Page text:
For David, it took five smooth stones to change a nation and defeat Goliath.
Denise Liby’s class has 19 smooth stones and they’re ready to use them to bring small changes to local community members.
Students in Denise Liby’s third grade class at McKinley Elementary School recently painted rocks with the word “kindness.”
Liby and generous partners are challenging the students to give the rocks away whenever they do something kind for someone and the recipient is expected to pay it forward and pass on the rock.
“The kids have loved the project. They’ve been very excited,” Liby said.
She has told them that they can give it to anyone they know whenever they do something kind for that person.
“It could be if you’re helping somebody at home by doing a chore, or if you’re out and about and you pick up something for someone when you see it’s on the ground,” Liby told them. “You give the rock to them and then they do something nice for someone else and give it to them. It’s a pay-it-forward idea.”
Partnering with donors
The rock project started with Ed Becker, former star of “The Famous Ed Beckerini Show,” as Liby called it, which was a one-man show that went to local schools. Becker, of Abilene, became friends with Liby because of his workouts at Impact Sports and Fitness where Liby works in the evenings.
For nearly two years, Becker has given various items to Liby’s class including magnets, card-size boxes with clip lids (which Liby said the students especially like), matchbox cars, wind chimes, fancy pens and pencil sharpeners, mechanical pencils and small notebooks, calculators, drawstring bags and animal figurines. His most recent gift was a collection of rocks.
“Didn’t they turn out to be super nice rocks?” Liby asked the class on Wednesday morning. The class responded in the affirmative.
After Liby received the rocks from Becker, an individual who requested to remain anonymous told Liby that she had funds from a local church’s Pay It Forward program and would like to use them to do something for Liby’s class. The woman had suggested kindness coins but Liby told her about the rocks, which they realized were much cheaper than purchasing coins and the rocks gave the opportunity for students to be creative in their artwork.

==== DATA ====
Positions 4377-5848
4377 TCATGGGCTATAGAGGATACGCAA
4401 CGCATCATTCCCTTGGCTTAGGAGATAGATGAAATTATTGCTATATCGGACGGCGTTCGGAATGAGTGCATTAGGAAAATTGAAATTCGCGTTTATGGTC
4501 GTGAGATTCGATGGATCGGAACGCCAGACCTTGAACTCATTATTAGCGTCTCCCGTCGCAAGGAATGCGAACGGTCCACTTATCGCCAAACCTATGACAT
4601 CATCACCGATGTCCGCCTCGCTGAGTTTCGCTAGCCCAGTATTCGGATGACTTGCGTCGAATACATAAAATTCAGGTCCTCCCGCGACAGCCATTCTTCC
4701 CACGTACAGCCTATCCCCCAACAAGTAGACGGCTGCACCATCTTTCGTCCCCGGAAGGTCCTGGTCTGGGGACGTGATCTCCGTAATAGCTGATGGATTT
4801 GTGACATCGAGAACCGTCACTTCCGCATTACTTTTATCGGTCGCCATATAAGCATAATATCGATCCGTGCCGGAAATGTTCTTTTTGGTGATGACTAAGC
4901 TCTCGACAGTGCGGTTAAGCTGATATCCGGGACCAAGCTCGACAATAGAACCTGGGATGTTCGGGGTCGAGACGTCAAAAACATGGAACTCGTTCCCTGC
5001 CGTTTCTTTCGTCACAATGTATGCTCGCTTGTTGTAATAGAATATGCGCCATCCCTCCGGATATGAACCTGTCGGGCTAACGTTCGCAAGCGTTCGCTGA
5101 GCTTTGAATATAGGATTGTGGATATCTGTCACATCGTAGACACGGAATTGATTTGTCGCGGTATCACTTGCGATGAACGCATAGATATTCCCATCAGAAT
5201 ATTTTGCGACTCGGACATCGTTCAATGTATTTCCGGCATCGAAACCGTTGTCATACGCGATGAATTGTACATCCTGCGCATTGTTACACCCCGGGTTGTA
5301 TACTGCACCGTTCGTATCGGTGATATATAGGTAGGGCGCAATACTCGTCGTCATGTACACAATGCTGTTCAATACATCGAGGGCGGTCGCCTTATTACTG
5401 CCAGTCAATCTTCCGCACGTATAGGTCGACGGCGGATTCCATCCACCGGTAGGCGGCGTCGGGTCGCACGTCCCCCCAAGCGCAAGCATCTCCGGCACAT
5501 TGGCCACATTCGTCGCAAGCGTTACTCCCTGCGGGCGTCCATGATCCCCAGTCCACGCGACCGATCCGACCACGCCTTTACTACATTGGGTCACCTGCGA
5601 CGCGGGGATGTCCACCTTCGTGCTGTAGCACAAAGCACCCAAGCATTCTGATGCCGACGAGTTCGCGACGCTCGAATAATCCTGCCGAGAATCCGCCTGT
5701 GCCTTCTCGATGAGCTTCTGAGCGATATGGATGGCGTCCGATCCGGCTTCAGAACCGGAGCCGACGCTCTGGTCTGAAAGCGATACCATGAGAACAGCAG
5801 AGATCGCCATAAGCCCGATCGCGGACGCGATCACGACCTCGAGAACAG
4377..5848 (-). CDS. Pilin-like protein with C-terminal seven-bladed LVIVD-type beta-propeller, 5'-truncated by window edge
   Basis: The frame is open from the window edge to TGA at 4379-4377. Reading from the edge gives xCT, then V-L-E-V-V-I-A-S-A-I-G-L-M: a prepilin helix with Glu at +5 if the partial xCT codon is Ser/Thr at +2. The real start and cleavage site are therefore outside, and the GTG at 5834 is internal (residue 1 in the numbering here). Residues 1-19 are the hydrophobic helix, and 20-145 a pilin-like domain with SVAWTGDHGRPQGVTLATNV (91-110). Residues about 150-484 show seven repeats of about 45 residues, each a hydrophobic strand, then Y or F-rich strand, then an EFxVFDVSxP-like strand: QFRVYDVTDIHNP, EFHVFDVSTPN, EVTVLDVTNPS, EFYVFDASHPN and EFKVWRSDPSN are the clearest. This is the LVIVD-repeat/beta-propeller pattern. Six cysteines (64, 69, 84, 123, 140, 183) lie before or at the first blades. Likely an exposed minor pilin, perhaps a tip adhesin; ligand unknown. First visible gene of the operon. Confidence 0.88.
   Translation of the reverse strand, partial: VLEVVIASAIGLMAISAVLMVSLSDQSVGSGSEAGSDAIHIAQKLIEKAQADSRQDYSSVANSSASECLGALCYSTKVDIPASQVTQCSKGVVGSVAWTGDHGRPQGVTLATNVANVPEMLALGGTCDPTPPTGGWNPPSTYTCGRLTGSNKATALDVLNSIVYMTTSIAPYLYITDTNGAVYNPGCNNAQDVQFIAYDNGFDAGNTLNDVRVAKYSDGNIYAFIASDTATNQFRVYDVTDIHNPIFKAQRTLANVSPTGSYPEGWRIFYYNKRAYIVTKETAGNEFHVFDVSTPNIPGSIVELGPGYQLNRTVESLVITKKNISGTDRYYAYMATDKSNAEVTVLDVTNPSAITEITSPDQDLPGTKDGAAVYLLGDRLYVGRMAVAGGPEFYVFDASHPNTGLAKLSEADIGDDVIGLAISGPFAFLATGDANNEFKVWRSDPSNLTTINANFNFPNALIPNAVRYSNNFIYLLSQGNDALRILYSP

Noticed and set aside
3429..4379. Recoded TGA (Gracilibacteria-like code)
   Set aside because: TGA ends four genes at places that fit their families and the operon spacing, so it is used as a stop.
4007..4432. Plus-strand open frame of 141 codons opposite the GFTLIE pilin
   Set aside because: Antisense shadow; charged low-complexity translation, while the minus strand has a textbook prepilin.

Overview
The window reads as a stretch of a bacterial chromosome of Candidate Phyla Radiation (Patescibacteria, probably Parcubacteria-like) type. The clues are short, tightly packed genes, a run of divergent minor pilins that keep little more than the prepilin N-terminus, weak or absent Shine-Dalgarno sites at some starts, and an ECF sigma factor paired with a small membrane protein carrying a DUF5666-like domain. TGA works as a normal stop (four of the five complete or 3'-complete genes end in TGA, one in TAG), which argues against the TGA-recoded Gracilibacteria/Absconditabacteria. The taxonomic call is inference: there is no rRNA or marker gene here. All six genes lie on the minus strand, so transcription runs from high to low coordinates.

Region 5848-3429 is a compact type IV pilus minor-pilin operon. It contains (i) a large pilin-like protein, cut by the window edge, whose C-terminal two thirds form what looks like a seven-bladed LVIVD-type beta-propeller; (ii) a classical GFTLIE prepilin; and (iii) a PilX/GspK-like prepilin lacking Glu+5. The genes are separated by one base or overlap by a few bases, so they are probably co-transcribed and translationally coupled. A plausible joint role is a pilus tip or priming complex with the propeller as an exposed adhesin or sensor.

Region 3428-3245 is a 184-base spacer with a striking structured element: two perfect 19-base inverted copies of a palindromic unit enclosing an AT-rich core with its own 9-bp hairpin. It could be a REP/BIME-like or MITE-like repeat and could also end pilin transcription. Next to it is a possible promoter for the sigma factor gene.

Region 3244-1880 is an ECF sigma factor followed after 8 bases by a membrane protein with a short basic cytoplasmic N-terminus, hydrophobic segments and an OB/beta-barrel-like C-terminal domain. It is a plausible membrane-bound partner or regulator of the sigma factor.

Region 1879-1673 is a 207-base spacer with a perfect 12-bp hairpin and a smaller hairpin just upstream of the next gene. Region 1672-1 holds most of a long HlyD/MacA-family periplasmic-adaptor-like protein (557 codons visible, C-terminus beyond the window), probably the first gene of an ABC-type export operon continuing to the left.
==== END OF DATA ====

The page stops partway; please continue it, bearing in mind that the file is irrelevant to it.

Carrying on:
The anonymous individual bought little drawstring bags at Hobby Lobby to hold each rock. The students are also putting in a printed statement that says “Do something kind today, then give this rock away” and the student’s name.
Liby started by washing and drying the rocks. Then the students painted them with bright white acrylic paint “because it makes all the other acrylic colors pop” Liby said. The next day they used colored paints and Q-tips which the individual provided as well as paintbrushes Liby already had, to decorate the rocks with their own designs.
For example, Nolan Haslouer who is a fan of the Disney movie “Moana” painted a blue swirl that looks like the heart of Te Fiti which is a prominent symbol in the film. Jaralyn Rush who kindly waters her mother’s plants, decorated her rock with a sunflower, a rose and a bird. Alex Kamhi, another student in Liby’s class, painted a rainbow and a heart.
“Whatever first came up into my mind, I put down on the rock,” Kamhi said. “I like to paint.”
After the students finished painting their designs, Liby came to her classroom several times on a weekend to spray the rocks with five to seven layers of Modge Podge provided through the individual. When the second layer of Modge Podge was still wet, Liby stuck a cutout of the printed word “kindness” onto each stone. Last week she turned the rocks over and gave the other side a good spraying.
“It was no problem to come back to the room to spray the rocks especially with everything donated,” Liby said. “I really wanted those little ‘kindness’ stickers to stay on.’”
giving it away
Early in the process, the woman who had the Pay It Forward funds paid a visit to Liby’s class where she partnered with Liby in speaking to the students about the value of kindness and the importance of the project. Another day, she left treats with Liby: two chocolate chip cookies and a juice box for each student.
Liby explained to the class that the woman wanted to give to them because she knew they were going to give to others.
“I said ‘See how she was kind to us?’” Liby recounted. “Helping them think outside themselves is hard. Thinking of others is even hard for adults sometimes.”
Liby said it is developmentally typical for third-graders to be “pretty ego-centric” but projects like this one help students to start thinking about how they can bless others, rather than simply getting their own needs met.
She said she hopes the kindness rocks continue to be passed on and that some of them come back around to the students’ circles of awareness so they can see the ripple effect.
“If they’re at church, the pool, or the library over the summer and they hear someone talking about ‘this rock’, that would be cool,” Liby said. “And if an adult sees this kindness coming their way from a child, I think it could have a great impact.”
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